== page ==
In the wake of the devastating shooting at two New Zealand mosques on March 15, people around the world have offered prayers and continue to hope for gun reform. After the mass shooting that killed 50 people, New Zealand Prime Minister Jacinda Ardern announced on Thursday March 21 that the government will ban assault rifles, semi-automatic weapons and high capacity magazines, according to CNN.
This extremely rapid and comprehensive response to gun violence is admirable and precisely the kind of action the United States should emulate.
“Every semi-automatic weapon used in the terror attack on Friday will be banned,” Ardern said at a press conference on Thursday March 21. “This legislation will be drafted and introduced in urgency.”
In 2019, there have been 62 mass shootings reported in the U.S., according to the Gun Violence Archive. In 2018, there were 340 mass shootings. That amounts to almost one every day of the year.
While the shootings in the U.S. and New Zealand are equally horrific, the difference lies in the reaction to these incidents.
Ardern has already drafted legislation to reform gun laws in New Zealand. The U.S. has not made nearly as much progress as this one woman has made in six days.
A large topic of the gun control discussion is the Second Amendment, which allows the right to bear arms. Regardless of how the Constitution is interpreted, Americans must have a stronger discussion about gun control and which weapons should be owned by individuals.
The Second Amendment does not need to be repealed. Other laws just need to strengthen what exactly it means.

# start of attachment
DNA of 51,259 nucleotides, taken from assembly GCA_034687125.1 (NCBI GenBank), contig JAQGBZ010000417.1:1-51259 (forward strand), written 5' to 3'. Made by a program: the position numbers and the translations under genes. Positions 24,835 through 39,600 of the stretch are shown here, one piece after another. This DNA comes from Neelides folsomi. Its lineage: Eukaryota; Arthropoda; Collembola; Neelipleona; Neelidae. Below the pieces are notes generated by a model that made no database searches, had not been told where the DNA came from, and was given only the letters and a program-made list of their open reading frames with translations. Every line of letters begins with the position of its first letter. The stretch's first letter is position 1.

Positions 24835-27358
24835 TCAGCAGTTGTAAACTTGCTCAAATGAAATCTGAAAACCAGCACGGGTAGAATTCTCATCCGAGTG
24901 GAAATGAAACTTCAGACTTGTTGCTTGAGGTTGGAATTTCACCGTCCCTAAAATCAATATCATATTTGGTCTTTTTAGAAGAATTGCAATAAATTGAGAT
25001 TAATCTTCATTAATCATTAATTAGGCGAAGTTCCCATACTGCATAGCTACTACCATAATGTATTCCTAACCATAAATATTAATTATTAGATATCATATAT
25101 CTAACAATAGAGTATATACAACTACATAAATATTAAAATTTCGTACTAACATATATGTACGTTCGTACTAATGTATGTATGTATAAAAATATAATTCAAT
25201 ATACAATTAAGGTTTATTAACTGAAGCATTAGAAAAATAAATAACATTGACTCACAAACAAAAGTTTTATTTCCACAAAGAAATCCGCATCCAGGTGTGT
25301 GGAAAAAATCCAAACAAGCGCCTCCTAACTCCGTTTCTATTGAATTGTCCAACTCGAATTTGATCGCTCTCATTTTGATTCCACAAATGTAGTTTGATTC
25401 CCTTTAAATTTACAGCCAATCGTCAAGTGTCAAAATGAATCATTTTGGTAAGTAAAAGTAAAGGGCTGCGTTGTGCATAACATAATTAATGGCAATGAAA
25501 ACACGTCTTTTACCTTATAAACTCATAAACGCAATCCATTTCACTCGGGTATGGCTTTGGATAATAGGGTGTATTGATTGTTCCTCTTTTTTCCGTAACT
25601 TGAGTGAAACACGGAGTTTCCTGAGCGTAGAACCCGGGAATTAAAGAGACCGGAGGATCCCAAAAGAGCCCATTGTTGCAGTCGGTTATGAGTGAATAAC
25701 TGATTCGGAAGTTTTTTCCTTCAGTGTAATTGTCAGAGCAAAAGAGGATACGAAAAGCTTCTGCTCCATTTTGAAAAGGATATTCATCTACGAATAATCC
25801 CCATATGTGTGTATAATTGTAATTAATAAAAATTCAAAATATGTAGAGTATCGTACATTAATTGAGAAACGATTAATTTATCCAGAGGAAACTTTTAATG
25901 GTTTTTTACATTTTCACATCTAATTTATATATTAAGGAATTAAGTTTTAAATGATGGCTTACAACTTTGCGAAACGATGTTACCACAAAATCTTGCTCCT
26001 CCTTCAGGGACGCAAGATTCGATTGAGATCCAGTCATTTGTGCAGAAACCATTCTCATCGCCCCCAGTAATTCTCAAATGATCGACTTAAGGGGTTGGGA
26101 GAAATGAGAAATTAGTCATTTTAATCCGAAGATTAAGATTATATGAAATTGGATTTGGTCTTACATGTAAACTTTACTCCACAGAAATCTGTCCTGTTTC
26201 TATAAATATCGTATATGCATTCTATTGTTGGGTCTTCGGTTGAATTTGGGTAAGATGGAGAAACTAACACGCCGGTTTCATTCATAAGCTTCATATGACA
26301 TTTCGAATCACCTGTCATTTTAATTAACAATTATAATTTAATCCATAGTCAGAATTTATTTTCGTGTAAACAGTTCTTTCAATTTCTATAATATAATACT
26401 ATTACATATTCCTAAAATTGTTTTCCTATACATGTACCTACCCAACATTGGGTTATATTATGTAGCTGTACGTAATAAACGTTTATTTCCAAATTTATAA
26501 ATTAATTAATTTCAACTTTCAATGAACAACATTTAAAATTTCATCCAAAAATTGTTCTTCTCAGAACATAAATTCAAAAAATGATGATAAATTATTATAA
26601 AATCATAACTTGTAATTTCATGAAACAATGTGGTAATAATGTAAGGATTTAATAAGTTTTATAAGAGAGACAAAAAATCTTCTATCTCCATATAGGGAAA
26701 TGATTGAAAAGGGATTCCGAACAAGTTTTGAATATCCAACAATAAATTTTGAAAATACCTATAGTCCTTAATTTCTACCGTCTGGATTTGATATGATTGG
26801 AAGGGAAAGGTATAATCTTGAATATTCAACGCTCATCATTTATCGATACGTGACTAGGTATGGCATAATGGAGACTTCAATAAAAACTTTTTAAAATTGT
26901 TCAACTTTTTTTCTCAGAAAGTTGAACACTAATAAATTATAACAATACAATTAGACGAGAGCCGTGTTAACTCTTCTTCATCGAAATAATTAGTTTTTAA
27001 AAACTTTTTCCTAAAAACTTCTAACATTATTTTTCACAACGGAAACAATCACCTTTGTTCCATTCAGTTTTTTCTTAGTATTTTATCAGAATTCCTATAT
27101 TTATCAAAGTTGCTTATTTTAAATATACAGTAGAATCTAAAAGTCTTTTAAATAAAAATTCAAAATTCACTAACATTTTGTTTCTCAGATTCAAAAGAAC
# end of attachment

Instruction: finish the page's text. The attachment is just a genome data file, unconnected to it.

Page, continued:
For example, one area of continual dispute surrounding gun reform is the regulation of assault-style rifles. These weapons have often been a choice for mass shooters such as the New Zealand mosque and Parkland, Fla. in 2018.
In 2004, prior legislation that banned assault weapons expired and was not renewed by Congress but there was never a clear definition of what an assault weapon is, according to Insider.
As more mass shootings occur, the discussion about assault rifles remains relevant. While there should be stricter rules regarding the sale and purchase of such weapons, if there is no clear outline of what should be banned, how do people expect change to occur?
Although legislation for New Zealand’s new law has not been written, Ardern clearly defined the weapons she feels need to be banned, according to Insider. Even a step as small as this would assist the U.S. in preventing more mass shootings.
A stronger stance on which weapons constitute as assault rifles would be a key piece of legislation for gun control advocates. Many people against such legislation would still be averse to limiting Constitutional rights, but unity among gun control activists would promote a healthier front to create change.
Ardern has less pushback as opposed to the U.S. who faces challenges from the National Rifle Association, the civil rights organization standing in the way of real change, despite 67 percent of the population wanting a ban on assault weapons, according to The Washington Post.
Still, there must be some sort of effort made for change. New Zealand is not standing idly by after this tragedy as the U.S. has done countless times. They’ve taken action and even if it’s not something everyone agrees with, it’s better than doing nothing.
As shown throughout the many years of debates surrounding gun control, it is very difficult to challenge a system that is stacked against what more than half of the country wants. There will always be pushback, but it is how the people unify and act that will reveal the true strength of an argument for the ban of assault weapons.
No one wants to witness more death. Stricter laws on weapons and quicker reaction times could prevent the next mass shooting.